• In the small search windows 62, 64 and 68, the presence of a line of sufficient pixel density within a prescribed range of angles indicates the presence of the corresponding eyeglass component. For example, the presence of a frame arm 24 c is detected based on the presence of line 88 within search window 62, and the presence of a nose bridge 24 d is detected based on the presence of line 86 in search window 64. The search window 68 contains no edge data, and therefore no line segment.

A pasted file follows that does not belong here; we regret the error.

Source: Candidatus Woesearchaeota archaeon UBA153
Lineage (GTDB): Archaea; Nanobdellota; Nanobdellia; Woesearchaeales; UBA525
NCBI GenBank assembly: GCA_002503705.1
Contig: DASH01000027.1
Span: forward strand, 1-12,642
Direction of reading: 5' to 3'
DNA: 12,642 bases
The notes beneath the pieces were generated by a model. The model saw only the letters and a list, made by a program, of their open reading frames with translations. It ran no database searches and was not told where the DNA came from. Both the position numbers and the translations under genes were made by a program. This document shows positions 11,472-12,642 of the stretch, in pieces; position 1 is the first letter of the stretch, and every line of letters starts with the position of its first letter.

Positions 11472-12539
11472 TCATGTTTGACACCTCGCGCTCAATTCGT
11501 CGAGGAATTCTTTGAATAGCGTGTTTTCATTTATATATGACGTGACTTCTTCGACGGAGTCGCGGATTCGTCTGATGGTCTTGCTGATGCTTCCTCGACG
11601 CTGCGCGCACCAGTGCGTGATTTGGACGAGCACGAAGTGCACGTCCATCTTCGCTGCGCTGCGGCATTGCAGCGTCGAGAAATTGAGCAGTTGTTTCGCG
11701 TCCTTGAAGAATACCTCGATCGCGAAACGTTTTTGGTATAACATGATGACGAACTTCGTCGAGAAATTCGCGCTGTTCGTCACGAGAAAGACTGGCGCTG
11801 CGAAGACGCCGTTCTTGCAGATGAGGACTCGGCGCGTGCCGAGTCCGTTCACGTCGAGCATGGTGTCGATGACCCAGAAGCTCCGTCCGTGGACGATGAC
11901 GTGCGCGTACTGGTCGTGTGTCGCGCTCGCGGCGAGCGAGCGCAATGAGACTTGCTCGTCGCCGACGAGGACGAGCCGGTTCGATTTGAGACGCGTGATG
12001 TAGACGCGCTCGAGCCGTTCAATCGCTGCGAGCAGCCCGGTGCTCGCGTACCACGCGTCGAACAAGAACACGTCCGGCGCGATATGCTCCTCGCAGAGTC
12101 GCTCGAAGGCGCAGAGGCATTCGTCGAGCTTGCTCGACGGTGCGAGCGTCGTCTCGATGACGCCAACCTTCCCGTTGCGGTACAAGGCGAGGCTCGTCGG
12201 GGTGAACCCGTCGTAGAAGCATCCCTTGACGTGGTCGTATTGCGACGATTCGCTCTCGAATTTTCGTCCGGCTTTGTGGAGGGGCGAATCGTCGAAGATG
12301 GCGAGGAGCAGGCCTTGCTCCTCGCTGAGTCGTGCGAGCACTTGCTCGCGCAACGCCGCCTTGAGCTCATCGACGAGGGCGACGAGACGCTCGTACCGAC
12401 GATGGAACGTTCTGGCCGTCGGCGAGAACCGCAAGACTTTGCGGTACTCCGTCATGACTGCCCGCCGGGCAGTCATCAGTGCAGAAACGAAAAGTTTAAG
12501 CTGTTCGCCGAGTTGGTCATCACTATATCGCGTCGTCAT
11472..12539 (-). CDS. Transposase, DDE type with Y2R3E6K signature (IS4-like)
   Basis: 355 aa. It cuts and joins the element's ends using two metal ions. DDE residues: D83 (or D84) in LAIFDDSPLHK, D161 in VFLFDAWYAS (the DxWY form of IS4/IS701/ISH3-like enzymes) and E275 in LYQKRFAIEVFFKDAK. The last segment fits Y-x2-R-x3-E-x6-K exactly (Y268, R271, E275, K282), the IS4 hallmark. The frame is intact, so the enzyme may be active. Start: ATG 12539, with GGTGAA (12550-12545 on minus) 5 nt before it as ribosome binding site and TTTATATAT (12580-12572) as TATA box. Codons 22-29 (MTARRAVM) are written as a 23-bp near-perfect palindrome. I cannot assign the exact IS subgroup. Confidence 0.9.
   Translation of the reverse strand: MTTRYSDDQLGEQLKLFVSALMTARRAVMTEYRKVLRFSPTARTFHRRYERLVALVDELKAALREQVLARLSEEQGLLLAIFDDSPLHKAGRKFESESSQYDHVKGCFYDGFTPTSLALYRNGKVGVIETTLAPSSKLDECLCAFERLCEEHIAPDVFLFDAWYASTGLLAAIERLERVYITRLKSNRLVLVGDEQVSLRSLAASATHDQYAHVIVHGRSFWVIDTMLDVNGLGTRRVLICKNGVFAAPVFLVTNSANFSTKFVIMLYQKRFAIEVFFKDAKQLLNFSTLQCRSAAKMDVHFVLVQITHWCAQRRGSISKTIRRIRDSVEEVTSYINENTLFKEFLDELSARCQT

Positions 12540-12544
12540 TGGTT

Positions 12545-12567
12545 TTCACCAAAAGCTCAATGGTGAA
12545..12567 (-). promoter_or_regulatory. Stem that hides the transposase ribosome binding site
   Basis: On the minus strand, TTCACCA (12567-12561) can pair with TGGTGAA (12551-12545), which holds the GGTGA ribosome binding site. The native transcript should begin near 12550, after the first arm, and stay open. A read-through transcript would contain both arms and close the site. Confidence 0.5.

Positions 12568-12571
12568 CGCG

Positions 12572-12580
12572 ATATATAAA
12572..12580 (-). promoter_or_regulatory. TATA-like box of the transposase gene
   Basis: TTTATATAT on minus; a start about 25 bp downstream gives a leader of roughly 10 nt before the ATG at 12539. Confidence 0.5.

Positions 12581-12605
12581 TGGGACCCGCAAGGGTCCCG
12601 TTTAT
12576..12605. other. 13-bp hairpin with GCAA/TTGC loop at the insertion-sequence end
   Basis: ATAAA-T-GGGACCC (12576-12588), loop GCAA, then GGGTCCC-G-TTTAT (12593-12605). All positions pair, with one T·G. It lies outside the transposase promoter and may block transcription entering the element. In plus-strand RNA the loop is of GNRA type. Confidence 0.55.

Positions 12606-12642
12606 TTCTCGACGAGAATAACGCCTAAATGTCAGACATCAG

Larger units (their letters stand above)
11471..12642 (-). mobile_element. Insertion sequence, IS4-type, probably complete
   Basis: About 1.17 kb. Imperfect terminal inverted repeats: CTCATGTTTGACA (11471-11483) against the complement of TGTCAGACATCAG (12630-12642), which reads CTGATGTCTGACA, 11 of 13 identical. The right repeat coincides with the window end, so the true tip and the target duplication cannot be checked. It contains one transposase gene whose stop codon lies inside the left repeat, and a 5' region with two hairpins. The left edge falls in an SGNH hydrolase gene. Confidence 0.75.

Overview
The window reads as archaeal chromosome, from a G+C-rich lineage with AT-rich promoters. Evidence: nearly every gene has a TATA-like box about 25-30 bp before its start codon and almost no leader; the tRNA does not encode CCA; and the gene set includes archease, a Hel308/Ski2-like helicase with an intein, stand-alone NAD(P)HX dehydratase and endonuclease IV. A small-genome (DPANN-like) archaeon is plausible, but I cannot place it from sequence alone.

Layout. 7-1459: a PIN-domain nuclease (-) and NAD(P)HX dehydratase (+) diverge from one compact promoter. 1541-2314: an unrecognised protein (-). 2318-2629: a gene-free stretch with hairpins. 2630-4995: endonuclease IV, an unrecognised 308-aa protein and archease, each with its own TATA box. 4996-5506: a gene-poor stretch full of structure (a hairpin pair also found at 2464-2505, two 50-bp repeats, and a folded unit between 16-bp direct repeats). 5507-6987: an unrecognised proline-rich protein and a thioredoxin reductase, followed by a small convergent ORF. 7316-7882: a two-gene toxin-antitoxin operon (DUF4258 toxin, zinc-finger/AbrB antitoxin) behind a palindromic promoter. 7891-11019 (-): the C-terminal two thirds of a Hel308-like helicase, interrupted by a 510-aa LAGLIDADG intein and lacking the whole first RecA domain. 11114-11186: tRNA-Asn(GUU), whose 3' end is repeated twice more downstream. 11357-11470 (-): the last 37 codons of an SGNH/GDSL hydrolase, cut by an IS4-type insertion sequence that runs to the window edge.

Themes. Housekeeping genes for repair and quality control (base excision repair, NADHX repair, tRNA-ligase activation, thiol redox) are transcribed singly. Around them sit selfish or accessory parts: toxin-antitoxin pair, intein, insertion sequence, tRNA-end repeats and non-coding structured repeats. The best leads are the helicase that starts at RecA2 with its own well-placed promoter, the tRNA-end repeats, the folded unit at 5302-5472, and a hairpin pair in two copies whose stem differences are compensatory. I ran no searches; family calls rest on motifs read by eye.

• The eye search windows 60 and 66 are divided into sections and processed section-by-section to form a piecewise linear representation of the frame hoops 24 b and 24 f, if present. In the illustrated embodiment, the search windows 60 and 66 are divided into quadrants as depicted by the dashed bisector lines in FIG. 3C, and the line segments 70-84 represent the outputs of the line selection function for the various search window quadrants. In search window 60, the lines 70, 72, 74 and 76 comprise a piecewise linear representation of the right frame hoop 24 b; and in search window 66, the lines 78, 80, 82 and 84 comprise a piecewise linear representation of the left frame hoop 24 f. If the interior angles subtended by the lines in the upper and lower search window quadrants are within a defined range such as 110°-160°, an eyeglass lens is detected. For example, the driver's right lens 24 a is detected if the interior angle subtended between lines 70 and 72 is in the defined range of angles, and the interior angle subtended between lines 74 and 74 is also in the defined range. Since some eyeglasses lack an upper or lower frame hoop element, a lens can also be detected if only upper quadrant lines or lower quadrant lines are present, provided another eyeglass component such as nose bridge 24 d is also detected.